The $5 billion-plus California shopping list
Suggestions on what to get California this holiday season
With a few largely stress-free shopping days left, this is probably a good time to decide what gift to get for California.
It’s tough. Talk about the state that has everything! Set a movie anywhere—Zanzibar or Alpha Centauri—and there’s some corner of California that fits the bill. There’s already 840 miles of coastline. Redwoods. Yosemite. Tahoe. Lassen. Shasta. Sierra Nevada. Mount Whitney. Death Valley. San Francisco. Napa. Santa Monica. UC. CSU. High tech. Biotech. The breadbasket of the Central Valley.
See? And that’s just the obvious stuff. It’s damn difficult finding something California doesn’t have already that constitutes a “real” gift. (The gifts of enforced generosity we’re required to send annually to the Franchise Tax Board don’t count.) A real gift is one that kids and oldsters and everyone in between enjoy equally. Solid. Built to last. Not some schmaltzy intangible like “tolerance”—although God knows we can all use more of that.
There’s no reason to scrimp.According to the Legislative Analyst’s Office, expect budget surpluses of $5 billion and more for at least the next four years—absent some stock-market cataclysm or the feds screwing the pooch on the debt ceiling. The analyst and Gov. Jerry “They Call Me Ebenezer” Brown urge spending restraint, retiring debt and socking dough away for the inevitable future financial shitstorm. All of which is totally prudent Groovy Government 101, but slopping out the state’s fiscal pigsty doesn’t exactly ignite the imagination like spanning the Golden Gate.
So, how about carving off a piece of this hefty surplus and bestowing it upon California’s 200-plus state parks? Our parks are valiant attempts to protect what is most unique—and often most fragile—in the Golden State from rapacious, fast-buck buccaneers and shortsighted scum whose vision of the future is tilt-up, prefab and soulless. That alone deserves support.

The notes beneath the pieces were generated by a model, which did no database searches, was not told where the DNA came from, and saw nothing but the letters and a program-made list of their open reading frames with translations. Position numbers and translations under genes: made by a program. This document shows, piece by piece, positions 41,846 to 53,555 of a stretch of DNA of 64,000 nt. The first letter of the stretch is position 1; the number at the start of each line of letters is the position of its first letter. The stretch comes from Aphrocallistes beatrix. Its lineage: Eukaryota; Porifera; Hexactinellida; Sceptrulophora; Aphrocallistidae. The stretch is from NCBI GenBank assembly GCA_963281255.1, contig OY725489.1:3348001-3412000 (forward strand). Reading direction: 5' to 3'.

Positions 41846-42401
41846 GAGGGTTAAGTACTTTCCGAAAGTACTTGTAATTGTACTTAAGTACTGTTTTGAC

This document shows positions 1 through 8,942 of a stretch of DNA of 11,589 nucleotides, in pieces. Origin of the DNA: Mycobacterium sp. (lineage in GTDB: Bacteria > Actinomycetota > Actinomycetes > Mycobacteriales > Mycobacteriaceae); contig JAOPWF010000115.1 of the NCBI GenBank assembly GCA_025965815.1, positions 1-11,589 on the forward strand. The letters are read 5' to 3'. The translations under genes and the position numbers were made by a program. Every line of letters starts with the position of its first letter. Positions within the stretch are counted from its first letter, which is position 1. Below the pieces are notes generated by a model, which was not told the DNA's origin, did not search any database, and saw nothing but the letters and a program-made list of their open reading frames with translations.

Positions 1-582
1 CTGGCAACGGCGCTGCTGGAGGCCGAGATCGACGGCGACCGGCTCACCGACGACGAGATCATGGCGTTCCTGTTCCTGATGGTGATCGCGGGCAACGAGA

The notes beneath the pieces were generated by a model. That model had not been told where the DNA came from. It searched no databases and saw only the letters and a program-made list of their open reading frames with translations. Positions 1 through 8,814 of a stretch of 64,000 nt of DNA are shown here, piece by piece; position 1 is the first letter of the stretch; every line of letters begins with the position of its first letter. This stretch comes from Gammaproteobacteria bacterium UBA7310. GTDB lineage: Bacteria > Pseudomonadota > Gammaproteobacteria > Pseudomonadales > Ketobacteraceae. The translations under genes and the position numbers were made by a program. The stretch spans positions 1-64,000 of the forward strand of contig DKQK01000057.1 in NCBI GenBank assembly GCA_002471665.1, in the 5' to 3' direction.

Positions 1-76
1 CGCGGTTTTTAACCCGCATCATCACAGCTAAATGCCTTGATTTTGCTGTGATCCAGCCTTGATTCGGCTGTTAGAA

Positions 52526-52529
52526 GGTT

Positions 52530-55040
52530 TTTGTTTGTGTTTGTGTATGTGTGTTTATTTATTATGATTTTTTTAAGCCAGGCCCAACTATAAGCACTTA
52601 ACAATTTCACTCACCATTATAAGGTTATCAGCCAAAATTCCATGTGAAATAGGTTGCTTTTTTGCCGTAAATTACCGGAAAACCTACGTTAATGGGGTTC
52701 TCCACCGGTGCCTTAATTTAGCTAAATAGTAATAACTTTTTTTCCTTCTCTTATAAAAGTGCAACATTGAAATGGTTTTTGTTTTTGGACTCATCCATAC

But state investment in parks isn’t increasing. Even though annual visitors now number more than 70 million. The park system’s answer to there not being enough money has been, first, to blow off already delayed maintenance and capital improvements. There’s now a $1.2 billion honey-do list. A couple years ago, the park system decided the latest round of budget cuts was too hefty and trundled out what’s known in D.C. as the “Washington Monument gambit”: Send more money or we shut down something iconic. Great strategy, except two years ago, the state was flat broke. Nevertheless, the threatened parks stayed open through various partnerships and temporary Band-Aids, and the park system keeps limping along. Does the way California operates its parks need to enter the 21st century? Totally. Like, for starters, switching from per-vehicle fees to user fees.
But the vision thing aside, parks essentially operate like little cities. They need electricity, water, sewage treatment, garbage disposal. There are roads, buildings and trails to maintain. Rangers keep the peace.
For the next few years, the analyst says there’s money to spend on those capital needs. So howzabout this year giving California a couple-hundred million to take care of some of that $1.2 billion in long-postponed maintenance? Take Hearst Castle, a moneymaker for the state, and arguably the park system’s crown jewel. It has an 86-year-old roof that leaks. Soon, it will cost more to store the books removed from Wild Bill’s Casa Grande library to avoid possible water damage than it would cost to retile. A new roof was supposed to happen last year. It still isn’t done. A leak in the Neptune Pool loses upwards of 5,000 gallons of water a day.
What better keep-on-giving gift than to insulate, renovate and rehabilitate our state parks? Repave. Re-roof. Repaint. Solarize and weatherize. So that we might better economize in the futurewise. The only problem is figuring out which giant sequoia to leave the package under.